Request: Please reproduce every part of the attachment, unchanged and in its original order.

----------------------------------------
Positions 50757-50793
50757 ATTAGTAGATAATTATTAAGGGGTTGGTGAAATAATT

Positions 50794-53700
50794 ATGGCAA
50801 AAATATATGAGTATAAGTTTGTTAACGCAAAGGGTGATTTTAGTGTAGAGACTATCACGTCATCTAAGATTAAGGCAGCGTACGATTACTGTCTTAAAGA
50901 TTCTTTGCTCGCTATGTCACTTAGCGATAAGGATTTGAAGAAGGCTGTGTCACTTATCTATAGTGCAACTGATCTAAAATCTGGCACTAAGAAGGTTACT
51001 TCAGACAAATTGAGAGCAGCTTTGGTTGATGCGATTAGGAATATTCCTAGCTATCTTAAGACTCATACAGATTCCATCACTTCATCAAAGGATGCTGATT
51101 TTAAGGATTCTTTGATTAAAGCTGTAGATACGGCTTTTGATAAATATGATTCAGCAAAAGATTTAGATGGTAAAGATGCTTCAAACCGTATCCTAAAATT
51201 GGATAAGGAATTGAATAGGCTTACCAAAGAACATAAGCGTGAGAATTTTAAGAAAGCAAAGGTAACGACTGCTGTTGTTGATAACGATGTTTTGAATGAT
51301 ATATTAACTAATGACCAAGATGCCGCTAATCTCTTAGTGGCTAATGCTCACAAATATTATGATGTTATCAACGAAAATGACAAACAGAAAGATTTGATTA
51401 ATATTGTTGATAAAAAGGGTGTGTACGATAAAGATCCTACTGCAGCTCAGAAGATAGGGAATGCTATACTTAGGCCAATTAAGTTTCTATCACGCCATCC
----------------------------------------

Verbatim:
Positions 50757-50793
50757 ATTAGTAGATAATTATTAAGGGGTTGGTGAAATAATT

Positions 50794-53700
50794 ATGGCAA
50801 AAATATATGAGTATAAGTTTGTTAACGCAAAGGGTGATTTTAGTGTAGAGACTATCACGTCATCTAAGATTAAGGCAGCGTACGATTACTGTCTTAAAGA
50901 TTCTTTGCTCGCTATGTCACTTAGCGATAAGGATTTGAAGAAGGCTGTGTCACTTATCTATAGTGCAACTGATCTAAAATCTGGCACTAAGAAGGTTACT
51001 TCAGACAAATTGAGAGCAGCTTTGGTTGATGCGATTAGGAATATTCCTAGCTATCTTAAGACTCATACAGATTCCATCACTTCATCAAAGGATGCTGATT
51101 TTAAGGATTCTTTGATTAAAGCTGTAGATACGGCTTTTGATAAATATGATTCAGCAAAAGATTTAGATGGTAAAGATGCTTCAAACCGTATCCTAAAATT
51201 GGATAAGGAATTGAATAGGCTTACCAAAGAACATAAGCGTGAGAATTTTAAGAAAGCAAAGGTAACGACTGCTGTTGTTGATAACGATGTTTTGAATGAT
51301 ATATTAACTAATGACCAAGATGCCGCTAATCTCTTAGTGGCTAATGCTCACAAATATTATGATGTTATCAACGAAAATGACAAACAGAAAGATTTGATTA
51401 ATATTGTTGATAAAAAGGGTGTGTACGATAAAGATCCTACTGCAGCTCAGAAGATAGGGAATGCTATACTTAGGCCAATTAAGTTTCTATCACGCCATCC